In the end, the movie turns into a huge war between the natural native arrow-people and the evil technology humans, who even though they apparently have tons of tech that can be operated without any sort of power source and without giving off any emissions whatsoever, also seem to have decided to bring giant smoke-stacks that give off huge belches of flame and smoke into the air.  Because that’s what you do when you embrace technology instead of magic nature.  And the world itself, when the magic blue people are losing, the magic super-nature-world, it sends all of its animals to help the magic blue people and stop the evil techno-humans.

This movie’s message must be a joke.  Why else would a guy spend hundreds of millions of dollars making the most technologically sophisticated movie to ever exist, and then have that movie’s central message be that you should give up your evil human-technoness to embrace the magic of natural natureness which is super-wonderful, because you can have a perfect new body when you accept the natureness which is stronger than your human body, can leap through the air and ride a damn dragon.  Because obviously, if you believe in technology, you just want to rape natural splendor to get your unobtainable mineral which you never tell us what it does, but it’s worth a lot of money.   More money, apparently, then studying how a bunch of blue people have developed collective consciousness can telepathically interface with A BUNCH OF DRAGONS, and can live on in the world forever after they die.  There’s obviously no scientific discoveries to be made and turned into extremely expensive patented technology in studying all that.  No, it’s gotta be a big joke.  Because I gotta say, if it wasn’t?  If Cameron really wants us to know how evil technology is and how it’s going to destroy the planet?  I think it would have been more ecologically friendly to draw a bunch of pictures in the woods.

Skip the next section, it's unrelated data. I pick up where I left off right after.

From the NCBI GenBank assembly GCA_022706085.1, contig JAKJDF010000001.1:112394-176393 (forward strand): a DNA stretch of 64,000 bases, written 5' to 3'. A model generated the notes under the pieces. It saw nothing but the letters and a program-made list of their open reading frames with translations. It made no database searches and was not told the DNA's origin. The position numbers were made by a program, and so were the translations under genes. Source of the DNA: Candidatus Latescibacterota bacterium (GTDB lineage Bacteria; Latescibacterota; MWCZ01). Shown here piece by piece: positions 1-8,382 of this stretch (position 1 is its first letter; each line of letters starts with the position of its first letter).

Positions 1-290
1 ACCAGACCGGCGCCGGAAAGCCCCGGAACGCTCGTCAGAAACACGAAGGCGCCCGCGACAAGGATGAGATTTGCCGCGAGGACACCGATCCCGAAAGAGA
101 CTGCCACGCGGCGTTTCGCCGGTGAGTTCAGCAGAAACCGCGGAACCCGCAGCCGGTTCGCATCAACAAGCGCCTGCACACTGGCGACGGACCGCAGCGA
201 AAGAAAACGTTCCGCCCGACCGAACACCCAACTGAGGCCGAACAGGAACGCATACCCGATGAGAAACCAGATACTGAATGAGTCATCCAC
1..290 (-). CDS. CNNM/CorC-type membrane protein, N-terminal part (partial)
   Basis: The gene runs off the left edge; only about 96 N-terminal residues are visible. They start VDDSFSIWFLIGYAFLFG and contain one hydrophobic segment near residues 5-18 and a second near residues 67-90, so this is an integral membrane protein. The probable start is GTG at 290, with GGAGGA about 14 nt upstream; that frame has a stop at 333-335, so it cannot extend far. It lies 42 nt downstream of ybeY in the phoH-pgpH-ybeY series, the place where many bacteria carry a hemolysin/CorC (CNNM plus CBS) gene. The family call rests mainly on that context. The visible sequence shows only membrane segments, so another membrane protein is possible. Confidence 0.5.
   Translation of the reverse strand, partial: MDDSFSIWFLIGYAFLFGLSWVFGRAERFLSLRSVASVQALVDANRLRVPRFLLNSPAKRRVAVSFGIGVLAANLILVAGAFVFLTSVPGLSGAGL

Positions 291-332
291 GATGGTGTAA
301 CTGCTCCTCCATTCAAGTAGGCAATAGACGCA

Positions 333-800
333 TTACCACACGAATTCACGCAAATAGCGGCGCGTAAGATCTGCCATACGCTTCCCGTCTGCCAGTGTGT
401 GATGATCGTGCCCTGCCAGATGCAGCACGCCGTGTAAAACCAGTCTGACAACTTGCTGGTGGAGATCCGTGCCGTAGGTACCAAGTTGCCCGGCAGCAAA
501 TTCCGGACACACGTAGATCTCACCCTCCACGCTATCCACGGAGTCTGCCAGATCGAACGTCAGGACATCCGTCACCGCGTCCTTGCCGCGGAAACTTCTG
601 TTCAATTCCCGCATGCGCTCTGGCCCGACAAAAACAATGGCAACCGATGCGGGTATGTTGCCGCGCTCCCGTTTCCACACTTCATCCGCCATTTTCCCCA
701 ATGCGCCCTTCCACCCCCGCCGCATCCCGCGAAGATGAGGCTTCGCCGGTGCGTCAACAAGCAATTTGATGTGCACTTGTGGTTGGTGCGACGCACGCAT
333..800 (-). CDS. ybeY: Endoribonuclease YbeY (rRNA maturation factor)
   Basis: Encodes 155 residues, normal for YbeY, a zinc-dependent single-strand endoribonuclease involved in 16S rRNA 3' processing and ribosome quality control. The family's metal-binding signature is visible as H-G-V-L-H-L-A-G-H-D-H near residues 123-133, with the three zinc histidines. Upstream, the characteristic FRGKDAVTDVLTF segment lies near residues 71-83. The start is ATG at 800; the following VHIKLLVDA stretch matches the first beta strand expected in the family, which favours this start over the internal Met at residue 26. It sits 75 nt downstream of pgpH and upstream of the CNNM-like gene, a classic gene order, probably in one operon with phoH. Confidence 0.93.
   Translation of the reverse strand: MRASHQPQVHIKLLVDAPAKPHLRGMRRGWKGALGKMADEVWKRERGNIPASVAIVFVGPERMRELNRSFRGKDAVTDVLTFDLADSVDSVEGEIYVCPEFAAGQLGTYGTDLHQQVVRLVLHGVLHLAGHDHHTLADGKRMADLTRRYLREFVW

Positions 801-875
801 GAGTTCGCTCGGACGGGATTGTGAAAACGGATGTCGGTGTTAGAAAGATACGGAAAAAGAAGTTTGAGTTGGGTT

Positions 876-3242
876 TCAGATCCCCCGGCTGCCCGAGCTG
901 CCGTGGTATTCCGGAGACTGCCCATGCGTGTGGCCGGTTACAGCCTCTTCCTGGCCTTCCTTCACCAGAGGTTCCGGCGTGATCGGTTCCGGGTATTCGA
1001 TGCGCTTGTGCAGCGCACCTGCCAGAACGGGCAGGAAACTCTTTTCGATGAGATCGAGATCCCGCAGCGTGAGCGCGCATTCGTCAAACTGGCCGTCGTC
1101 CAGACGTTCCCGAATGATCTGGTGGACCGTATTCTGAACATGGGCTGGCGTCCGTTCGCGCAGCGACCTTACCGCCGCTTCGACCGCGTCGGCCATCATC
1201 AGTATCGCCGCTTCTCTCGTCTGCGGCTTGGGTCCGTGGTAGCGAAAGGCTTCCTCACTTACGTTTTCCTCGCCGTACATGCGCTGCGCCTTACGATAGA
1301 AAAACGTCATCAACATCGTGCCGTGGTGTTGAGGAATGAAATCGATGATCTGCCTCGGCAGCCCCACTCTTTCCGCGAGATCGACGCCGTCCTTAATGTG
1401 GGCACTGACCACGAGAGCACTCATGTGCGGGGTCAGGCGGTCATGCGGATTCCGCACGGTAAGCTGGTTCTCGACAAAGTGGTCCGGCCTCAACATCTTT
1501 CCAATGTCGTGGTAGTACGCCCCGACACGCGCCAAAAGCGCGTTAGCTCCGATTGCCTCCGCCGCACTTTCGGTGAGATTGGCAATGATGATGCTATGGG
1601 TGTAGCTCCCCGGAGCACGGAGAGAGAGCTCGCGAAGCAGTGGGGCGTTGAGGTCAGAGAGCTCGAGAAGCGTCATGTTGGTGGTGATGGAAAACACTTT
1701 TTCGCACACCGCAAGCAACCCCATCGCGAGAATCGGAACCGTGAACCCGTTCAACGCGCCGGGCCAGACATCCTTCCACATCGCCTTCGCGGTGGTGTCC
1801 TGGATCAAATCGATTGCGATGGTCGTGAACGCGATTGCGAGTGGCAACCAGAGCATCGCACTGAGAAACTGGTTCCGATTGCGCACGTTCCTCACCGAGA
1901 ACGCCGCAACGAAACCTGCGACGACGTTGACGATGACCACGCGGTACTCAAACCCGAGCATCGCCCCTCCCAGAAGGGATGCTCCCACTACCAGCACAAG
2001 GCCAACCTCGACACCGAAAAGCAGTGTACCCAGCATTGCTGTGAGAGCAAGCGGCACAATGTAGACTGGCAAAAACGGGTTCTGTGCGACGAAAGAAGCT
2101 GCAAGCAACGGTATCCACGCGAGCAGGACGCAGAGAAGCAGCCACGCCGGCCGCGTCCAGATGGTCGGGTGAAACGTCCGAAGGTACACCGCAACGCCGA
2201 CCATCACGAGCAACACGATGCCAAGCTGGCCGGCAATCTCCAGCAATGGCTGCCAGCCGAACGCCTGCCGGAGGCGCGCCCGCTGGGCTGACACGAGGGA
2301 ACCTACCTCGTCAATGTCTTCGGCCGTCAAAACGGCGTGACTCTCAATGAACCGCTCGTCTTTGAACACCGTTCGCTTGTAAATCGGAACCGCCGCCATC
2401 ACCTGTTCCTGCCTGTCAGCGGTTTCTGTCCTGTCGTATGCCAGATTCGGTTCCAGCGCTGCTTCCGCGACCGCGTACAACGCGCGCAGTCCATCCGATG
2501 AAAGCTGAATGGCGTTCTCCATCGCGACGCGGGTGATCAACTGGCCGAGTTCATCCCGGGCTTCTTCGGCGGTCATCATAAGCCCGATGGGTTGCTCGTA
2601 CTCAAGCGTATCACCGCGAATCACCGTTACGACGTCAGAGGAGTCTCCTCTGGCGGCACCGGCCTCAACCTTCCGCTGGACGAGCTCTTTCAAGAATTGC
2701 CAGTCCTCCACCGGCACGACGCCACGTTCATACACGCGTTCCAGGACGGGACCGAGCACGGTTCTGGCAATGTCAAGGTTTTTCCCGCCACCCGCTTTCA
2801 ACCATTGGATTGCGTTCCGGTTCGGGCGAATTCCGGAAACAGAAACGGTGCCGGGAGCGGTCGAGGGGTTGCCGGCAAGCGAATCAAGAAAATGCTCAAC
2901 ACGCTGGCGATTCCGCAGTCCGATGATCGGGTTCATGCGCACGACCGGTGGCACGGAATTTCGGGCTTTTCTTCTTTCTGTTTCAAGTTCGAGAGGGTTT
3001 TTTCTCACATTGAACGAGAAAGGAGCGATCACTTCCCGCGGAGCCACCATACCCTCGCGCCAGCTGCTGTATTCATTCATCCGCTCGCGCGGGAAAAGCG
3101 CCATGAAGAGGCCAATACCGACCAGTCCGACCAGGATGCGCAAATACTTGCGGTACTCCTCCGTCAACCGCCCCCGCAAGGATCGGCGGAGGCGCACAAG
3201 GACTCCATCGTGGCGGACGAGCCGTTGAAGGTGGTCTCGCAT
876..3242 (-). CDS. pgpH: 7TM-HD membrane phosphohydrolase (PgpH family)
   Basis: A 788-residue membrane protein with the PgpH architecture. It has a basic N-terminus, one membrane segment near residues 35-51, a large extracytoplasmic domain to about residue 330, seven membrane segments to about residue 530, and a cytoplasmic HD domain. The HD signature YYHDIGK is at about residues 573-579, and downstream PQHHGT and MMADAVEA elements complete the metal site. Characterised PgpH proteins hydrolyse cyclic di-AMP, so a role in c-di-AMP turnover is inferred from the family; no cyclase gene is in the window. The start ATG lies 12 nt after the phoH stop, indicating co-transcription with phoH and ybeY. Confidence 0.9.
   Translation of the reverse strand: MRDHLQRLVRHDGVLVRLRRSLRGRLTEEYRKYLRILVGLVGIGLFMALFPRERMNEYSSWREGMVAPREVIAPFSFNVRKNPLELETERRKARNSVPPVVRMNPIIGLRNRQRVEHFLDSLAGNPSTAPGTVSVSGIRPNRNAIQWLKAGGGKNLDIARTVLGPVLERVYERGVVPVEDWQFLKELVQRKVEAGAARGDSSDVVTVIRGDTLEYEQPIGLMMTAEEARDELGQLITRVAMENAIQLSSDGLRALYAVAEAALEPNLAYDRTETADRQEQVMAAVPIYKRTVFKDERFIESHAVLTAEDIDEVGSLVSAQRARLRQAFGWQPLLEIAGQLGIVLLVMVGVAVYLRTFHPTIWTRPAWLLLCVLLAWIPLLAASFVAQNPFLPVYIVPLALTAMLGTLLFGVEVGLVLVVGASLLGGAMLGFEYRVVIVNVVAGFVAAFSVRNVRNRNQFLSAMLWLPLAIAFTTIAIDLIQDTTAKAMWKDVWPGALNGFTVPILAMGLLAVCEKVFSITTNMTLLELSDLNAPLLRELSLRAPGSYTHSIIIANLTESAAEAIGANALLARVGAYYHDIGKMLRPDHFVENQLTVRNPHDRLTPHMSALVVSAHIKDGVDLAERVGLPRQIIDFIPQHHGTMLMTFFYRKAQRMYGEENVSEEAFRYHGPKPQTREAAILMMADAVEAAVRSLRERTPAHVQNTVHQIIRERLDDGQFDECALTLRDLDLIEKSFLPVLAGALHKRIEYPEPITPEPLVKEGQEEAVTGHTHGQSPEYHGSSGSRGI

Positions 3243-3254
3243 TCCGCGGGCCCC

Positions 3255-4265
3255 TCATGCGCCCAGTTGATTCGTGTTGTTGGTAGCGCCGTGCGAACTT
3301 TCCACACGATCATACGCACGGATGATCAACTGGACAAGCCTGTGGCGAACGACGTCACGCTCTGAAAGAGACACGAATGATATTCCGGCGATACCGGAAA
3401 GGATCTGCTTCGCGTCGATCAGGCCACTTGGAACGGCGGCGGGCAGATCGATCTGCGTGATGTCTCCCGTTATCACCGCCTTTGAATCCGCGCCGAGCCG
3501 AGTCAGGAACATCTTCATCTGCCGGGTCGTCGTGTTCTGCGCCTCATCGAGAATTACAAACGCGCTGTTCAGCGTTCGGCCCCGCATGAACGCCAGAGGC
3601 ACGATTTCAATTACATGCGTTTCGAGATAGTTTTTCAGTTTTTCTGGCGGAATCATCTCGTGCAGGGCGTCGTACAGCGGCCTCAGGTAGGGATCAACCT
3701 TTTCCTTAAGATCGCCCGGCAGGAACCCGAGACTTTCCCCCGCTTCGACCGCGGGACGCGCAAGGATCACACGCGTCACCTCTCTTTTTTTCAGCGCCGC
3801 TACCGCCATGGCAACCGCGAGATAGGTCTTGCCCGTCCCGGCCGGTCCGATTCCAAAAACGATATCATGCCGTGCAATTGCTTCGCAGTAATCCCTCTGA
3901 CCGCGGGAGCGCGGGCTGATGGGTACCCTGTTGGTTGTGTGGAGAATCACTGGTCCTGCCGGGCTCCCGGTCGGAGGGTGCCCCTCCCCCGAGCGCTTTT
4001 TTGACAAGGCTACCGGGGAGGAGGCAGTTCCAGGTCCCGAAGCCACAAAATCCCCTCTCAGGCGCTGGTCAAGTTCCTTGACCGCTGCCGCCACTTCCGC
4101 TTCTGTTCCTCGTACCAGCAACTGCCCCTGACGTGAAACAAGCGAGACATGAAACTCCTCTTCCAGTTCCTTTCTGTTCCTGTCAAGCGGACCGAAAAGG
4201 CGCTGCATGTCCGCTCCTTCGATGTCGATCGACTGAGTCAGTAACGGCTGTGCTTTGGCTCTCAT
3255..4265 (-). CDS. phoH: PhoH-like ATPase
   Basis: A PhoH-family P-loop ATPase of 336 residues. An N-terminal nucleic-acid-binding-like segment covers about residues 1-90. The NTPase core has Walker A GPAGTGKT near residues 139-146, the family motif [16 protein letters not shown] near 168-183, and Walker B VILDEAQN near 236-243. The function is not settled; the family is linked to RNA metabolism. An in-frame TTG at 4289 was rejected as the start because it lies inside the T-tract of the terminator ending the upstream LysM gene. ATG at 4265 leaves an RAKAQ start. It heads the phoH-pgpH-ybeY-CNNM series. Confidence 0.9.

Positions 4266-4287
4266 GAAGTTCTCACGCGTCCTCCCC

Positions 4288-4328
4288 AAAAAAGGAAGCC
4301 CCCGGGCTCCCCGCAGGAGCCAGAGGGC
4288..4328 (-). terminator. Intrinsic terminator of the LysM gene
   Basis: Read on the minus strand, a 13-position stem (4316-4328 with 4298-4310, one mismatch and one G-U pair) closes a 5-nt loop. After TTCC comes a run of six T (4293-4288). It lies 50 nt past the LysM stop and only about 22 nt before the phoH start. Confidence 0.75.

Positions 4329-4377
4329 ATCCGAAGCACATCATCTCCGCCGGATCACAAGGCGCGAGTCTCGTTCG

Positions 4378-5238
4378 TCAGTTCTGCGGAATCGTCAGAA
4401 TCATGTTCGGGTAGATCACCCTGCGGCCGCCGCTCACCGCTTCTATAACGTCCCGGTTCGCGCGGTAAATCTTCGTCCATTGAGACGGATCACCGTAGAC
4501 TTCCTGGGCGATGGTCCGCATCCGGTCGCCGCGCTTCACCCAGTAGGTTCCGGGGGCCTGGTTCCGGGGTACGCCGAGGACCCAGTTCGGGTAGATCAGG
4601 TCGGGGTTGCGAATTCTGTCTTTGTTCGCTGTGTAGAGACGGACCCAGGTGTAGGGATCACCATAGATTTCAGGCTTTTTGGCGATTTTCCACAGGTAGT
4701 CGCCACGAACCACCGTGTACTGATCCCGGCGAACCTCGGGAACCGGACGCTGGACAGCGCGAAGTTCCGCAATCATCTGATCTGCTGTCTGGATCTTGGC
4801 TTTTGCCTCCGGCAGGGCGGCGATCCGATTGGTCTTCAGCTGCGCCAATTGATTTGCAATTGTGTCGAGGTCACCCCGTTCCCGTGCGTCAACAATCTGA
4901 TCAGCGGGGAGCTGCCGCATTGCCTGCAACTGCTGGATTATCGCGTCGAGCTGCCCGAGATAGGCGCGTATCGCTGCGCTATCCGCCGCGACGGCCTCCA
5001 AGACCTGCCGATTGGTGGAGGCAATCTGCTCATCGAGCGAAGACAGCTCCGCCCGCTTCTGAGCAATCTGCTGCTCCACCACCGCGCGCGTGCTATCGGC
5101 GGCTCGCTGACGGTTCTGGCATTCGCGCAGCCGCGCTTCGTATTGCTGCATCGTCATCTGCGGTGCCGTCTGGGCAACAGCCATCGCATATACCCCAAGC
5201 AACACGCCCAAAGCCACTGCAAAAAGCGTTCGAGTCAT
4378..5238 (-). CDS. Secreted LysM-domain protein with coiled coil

That James Cameron.  What a prankster.

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4 comments to James Cameron’s Avatar: The Magic Naturness of Naturtude

  • Another interpretation might be that it is not technology itself (see the way the scientists are depicted as trustworthy) that is dangerous but how it is (ab)used for corporate and/or political reasons.

    My view is that the film points out the shallowness of waging war, and sacrificing innocent lifes lost, as the best solution available when we should embrace solutions that reason and science offer. Yes, I do see the War on Terror, War on Drugs, War on Vaccination, War on Evolution, War on Science, et cetera all linked by the central theme of this film: “thou shalt make money regardless of the costs, even if doing so negates science itself.”

  • Well, as a work of visual art, no question it was stunning. As a thinly-veiled allegory about the decimation of pure and harmonious Native American cultures by technologically superior but moraly inferior Europeans, and what would have happened if the “good guys” had one, it was pretty stupid. And, of course, having won the battle, the natives would likely have lost the war when the rest of the army arrived with even bigger bombs. Still, I don’t really expect both aesthetic genius and historical and philosophical acumen from Hollywood film—that would seem a bit much to ask.

  • Cameron’s stance on the ill-considered use of technology bringing doom sure isn’t a new thing. Titanic had that awful, unnecessary scene where Kate Winslet just happens to muse on whether the world’s greatest ship has enough lifeboats. Terminator and its sequel were built on the premise that man & machine couldn’t co-exist if they were both sentient. Aliens began with Ripley getting chewed up for nuking an expensive ship and almost ended when Paul Reiser tried to get her and Newt impregnated with alien eggs and turn them over for bio-weapons research. Cameron’s never been subtle and has always employed awesome visuals and pacing. In the case of the Terminators & Aliens, he’s produced brilliant sci-fi classics.

    However I think the main difference with Avatar is that Cameron has widened the gulf between brilliant, expensive CGI and a decent plot/script to a new height, unapproachable except perhaps by Michael Bay of Transformers infamy or maybe the Matrix brothers. It was already gaping after Titanic, but Avatar has taken the cake and stepped on it. I think he’s either forgotten, or doesn’t care, how to team good writing with unforgettable visuals, and that’s why Avatar’s message is so obviously clumsy and shallow.

  • Another thing about this movie: the humans could have carried out their bombing mission at high altitude, too high to breathe, at several hundred miles per hour. Like we did when we attacked Afghanistan. The blue people couldn’t have done a thing about it. It’s like the humans were going out of their way to attack in a manner that could have been resisted.